Posted to www.marxmail.org on October 4, 2004
In the opening moments of Avi Lewis and Naomi Klein’s documentary about occupied factories in Argentina titled “The Take,” we see Klein being hectored by a rightwing TV host. If she is not for the capitalist system, then what is she *for*. This is obviously is a tough question for autonomists like Klein who resist being pinned down, but she and her partner decided to make an attempt in “The Take.” Despite their best intentions, the film poses more questions than it answers. Ultimately, the film succeeds not as a political statement but as a record of ordinary workers trying to maintain their dignity.
For non-Marxist radicals like Klein, coming up with a model means first of all rejecting the USSR or Cuba which are dismissed as verticalist nightmares at the beginning of the film. The attraction of occupied factories in Argentina is that they are exercises in direct democracy, but do not involve the messy business of government, with its distasteful cops, courts and bureaucracy, etc. Of course, if you do not evaluate such institutions through the prism of class, you will never be able to operate politically on the most basic level. In the final analysis, cops will either support factories run by workers or they will evict them. Class power is the ultimate determinant of that outcome.
The film focuses on the efforts of workers to keep three factories running on a cooperative basis: Forja San Martin, Zanon and Brukman. Although Brukman, a garment shop, has only 58 workers, it is by far the best-known of these experiments. For autonomists, it has achieved the kind of mythic proportions that the St. Petersburg Soviet has for some Marxists. (It should be mentioned that the sectarian Marxist left rallied around Brukman as well, not so much because it was a model but because it was seen as an apocalyptic struggle between society’s two main classes.)
What gives the film its most dramatic tension is the uneasy relationship between a young woman who is working at Zanon, a ceramics plant, and her mother–an ardent Peronista. For her daughter, voting is a sign that you support the “system.” Her mother is a precinct organizer for the Nestor Kirchner campaign. Kirchner was running against former President Carlos Menem, who had been the chief architect of the undoing of Argentina with the cooperation of the IMF and Wall St. Perhaps the refusal of the young Zanon worker to get involved with organized political activity might have something to do with the fact that at least one of her fellow workers had plans to vote for Menem. When radicals abstain from electoral politics, the field is left wide open for the class enemy.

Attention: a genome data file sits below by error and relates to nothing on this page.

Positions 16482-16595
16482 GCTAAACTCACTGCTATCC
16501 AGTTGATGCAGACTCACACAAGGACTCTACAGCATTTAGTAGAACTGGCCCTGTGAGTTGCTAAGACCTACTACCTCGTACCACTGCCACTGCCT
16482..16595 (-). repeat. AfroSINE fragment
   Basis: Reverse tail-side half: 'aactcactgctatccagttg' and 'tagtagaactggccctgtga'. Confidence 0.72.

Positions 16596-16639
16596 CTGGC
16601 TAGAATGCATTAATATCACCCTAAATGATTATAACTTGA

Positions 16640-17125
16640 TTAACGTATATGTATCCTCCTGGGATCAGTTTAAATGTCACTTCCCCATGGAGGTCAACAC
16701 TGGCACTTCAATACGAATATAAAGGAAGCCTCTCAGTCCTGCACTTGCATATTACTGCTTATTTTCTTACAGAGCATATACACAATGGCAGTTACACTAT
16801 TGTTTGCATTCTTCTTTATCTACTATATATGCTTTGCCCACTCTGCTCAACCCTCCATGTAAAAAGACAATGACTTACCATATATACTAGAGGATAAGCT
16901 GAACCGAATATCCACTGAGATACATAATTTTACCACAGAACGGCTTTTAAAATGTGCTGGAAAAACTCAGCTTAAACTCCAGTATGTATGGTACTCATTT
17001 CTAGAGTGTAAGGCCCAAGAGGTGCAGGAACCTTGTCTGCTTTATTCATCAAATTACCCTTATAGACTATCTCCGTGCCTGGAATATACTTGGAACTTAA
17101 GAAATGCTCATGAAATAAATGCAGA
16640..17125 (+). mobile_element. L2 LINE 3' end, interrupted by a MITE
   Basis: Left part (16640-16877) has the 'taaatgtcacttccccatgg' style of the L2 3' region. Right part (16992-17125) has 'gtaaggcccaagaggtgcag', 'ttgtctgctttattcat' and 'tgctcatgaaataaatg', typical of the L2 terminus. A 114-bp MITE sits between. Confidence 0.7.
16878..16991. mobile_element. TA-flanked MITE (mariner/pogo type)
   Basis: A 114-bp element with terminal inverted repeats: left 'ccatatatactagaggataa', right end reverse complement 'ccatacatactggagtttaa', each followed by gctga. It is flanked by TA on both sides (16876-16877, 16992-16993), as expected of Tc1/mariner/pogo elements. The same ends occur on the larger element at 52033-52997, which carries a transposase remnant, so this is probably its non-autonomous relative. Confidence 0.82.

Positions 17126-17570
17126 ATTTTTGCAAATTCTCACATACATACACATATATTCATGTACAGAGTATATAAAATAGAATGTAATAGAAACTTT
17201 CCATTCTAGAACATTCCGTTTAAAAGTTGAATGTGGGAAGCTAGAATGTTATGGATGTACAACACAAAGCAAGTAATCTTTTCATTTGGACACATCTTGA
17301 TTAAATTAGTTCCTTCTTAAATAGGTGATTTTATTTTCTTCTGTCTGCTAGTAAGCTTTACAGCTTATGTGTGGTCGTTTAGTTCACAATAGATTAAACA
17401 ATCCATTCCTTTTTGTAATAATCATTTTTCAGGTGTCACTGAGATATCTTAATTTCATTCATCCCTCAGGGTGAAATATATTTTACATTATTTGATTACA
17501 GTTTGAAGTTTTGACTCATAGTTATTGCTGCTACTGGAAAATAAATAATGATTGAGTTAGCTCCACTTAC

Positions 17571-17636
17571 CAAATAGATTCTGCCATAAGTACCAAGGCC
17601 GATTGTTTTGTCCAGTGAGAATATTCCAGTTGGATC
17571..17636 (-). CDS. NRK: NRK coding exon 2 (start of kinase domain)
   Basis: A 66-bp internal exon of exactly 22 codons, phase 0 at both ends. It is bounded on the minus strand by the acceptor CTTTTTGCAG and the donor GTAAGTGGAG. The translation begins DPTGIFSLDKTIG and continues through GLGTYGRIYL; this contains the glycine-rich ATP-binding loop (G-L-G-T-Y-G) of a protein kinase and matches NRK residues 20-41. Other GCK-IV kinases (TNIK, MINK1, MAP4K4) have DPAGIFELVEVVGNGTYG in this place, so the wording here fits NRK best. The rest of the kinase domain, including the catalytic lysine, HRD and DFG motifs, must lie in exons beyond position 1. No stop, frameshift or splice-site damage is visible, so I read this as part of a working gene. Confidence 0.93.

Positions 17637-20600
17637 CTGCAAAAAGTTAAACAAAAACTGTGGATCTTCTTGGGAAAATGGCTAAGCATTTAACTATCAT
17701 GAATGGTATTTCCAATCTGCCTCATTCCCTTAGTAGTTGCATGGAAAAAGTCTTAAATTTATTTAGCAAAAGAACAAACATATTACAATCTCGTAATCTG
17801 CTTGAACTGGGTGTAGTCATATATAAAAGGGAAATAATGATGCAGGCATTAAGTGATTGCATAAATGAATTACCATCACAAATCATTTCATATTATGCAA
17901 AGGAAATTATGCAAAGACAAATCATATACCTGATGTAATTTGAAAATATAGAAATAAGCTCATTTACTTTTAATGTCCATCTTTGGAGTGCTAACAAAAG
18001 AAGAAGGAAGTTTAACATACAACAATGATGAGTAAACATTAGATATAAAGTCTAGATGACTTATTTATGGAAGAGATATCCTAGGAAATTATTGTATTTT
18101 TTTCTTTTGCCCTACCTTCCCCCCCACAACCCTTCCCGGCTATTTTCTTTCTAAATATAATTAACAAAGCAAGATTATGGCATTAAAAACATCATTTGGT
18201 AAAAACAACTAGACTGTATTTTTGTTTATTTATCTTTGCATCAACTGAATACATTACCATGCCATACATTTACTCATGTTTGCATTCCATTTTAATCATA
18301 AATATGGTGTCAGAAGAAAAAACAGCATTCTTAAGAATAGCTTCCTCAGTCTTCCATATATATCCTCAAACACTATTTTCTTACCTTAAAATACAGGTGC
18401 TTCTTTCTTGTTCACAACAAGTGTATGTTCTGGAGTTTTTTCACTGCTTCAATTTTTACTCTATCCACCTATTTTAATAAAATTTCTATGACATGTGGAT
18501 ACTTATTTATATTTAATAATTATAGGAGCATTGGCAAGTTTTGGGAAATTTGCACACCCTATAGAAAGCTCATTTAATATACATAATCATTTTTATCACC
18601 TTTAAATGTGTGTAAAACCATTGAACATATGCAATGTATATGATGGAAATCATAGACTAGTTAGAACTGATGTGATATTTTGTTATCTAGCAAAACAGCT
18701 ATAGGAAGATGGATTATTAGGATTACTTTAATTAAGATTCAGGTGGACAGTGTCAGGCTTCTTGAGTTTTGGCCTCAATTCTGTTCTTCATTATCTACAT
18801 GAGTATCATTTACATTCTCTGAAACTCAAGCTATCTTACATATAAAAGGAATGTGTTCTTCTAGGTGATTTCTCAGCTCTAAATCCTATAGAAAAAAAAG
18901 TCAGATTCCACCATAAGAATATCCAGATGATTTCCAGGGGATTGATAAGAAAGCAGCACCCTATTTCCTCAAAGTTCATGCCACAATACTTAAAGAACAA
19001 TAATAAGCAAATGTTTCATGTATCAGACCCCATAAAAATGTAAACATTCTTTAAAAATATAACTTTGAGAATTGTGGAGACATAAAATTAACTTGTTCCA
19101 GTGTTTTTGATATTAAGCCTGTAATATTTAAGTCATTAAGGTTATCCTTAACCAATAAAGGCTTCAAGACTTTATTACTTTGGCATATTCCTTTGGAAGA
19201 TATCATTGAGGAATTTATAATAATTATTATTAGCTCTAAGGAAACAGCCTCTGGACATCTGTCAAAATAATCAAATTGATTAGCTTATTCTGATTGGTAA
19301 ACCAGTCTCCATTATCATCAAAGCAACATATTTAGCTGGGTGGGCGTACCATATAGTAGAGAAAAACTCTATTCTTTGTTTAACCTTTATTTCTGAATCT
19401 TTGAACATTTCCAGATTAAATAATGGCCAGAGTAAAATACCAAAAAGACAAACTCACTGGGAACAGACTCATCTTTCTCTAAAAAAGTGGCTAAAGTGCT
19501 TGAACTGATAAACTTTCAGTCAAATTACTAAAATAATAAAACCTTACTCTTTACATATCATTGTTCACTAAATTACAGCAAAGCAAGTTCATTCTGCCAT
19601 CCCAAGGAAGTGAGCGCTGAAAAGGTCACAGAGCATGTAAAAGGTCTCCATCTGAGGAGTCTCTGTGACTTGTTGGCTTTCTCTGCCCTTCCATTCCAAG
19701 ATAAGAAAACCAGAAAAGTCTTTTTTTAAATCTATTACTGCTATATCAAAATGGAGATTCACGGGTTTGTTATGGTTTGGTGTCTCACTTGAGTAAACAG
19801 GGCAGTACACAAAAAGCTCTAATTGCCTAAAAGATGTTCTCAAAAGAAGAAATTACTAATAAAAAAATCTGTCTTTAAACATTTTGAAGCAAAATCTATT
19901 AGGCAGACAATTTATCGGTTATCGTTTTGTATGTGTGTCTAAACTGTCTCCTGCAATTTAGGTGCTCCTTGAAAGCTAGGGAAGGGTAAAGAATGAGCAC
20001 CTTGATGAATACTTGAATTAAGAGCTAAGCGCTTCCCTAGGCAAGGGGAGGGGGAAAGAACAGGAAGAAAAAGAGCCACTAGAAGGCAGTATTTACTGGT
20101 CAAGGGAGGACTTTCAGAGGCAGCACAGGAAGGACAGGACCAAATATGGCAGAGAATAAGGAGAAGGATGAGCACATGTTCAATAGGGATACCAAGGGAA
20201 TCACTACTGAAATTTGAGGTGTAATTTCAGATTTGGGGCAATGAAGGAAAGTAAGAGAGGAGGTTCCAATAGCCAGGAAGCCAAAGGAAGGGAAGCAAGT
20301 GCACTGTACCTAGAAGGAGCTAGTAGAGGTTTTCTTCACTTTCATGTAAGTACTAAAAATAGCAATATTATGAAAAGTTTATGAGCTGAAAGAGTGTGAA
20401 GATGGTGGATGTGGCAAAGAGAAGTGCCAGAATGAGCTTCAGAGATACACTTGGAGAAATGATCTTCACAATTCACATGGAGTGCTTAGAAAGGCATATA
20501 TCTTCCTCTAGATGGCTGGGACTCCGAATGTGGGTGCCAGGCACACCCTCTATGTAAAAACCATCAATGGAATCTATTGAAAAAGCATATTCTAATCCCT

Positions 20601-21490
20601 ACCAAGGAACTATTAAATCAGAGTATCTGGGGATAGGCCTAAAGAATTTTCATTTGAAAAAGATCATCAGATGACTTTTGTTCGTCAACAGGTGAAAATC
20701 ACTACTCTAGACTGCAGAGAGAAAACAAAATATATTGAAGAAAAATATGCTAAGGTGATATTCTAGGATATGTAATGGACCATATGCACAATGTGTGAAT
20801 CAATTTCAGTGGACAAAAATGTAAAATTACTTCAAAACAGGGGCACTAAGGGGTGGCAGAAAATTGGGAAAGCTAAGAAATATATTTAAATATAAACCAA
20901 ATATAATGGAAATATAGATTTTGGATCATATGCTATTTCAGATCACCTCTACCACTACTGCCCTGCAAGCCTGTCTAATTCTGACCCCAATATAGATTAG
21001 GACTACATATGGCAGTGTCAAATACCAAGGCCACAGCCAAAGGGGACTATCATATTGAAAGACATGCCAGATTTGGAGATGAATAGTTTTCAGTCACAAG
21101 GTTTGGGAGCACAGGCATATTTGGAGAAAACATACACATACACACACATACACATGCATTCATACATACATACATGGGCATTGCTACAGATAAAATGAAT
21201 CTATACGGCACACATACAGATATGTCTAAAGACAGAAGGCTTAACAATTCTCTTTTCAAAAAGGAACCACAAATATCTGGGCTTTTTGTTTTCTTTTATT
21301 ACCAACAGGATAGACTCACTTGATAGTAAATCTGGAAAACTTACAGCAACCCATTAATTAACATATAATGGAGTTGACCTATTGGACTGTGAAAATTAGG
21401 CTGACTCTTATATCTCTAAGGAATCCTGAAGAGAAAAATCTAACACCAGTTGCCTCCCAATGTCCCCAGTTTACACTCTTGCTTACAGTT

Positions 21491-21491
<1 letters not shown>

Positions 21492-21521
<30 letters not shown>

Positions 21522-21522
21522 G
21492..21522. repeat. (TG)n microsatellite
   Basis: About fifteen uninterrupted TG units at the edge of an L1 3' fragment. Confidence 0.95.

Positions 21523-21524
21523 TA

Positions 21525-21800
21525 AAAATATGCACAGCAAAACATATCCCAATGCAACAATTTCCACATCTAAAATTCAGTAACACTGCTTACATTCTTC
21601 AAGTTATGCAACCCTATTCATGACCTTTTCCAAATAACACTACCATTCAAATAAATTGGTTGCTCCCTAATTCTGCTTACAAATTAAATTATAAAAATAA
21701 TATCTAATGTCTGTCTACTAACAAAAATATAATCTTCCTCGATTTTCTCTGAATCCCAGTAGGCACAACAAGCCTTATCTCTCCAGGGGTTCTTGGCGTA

If you can filter out Lewis and Klein’s autonomist preaching, you are left with an inspiring story of the spirit of cooperation of working people. In many of these factories, workers have decided to pay themselves an equal wage. In addition, the fact that these factories can operate without a boss is a testimony to the feasibility of socialism.
The film fails both as a coherent narrative and as ideology by taking a dismissive attitude toward the role of the government following the election of Kirchner. It states that he has cut a deal with the IMF, just as Menem his predecessor did. The truth is more complex. In reality Kirchner has tried to balance himself between the Argentine masses and the IMF after the fashion of Michael Manley in Jamaica or other populist and social democratic politicians in Latin American history. While they will never decisively break with imperialism, they can carry out progressive measures under the pressure of the masses. But not to be able to distinguish between a Michael Manley and an Edward Seaga, or a Kirchner and a Menem is a big mistake.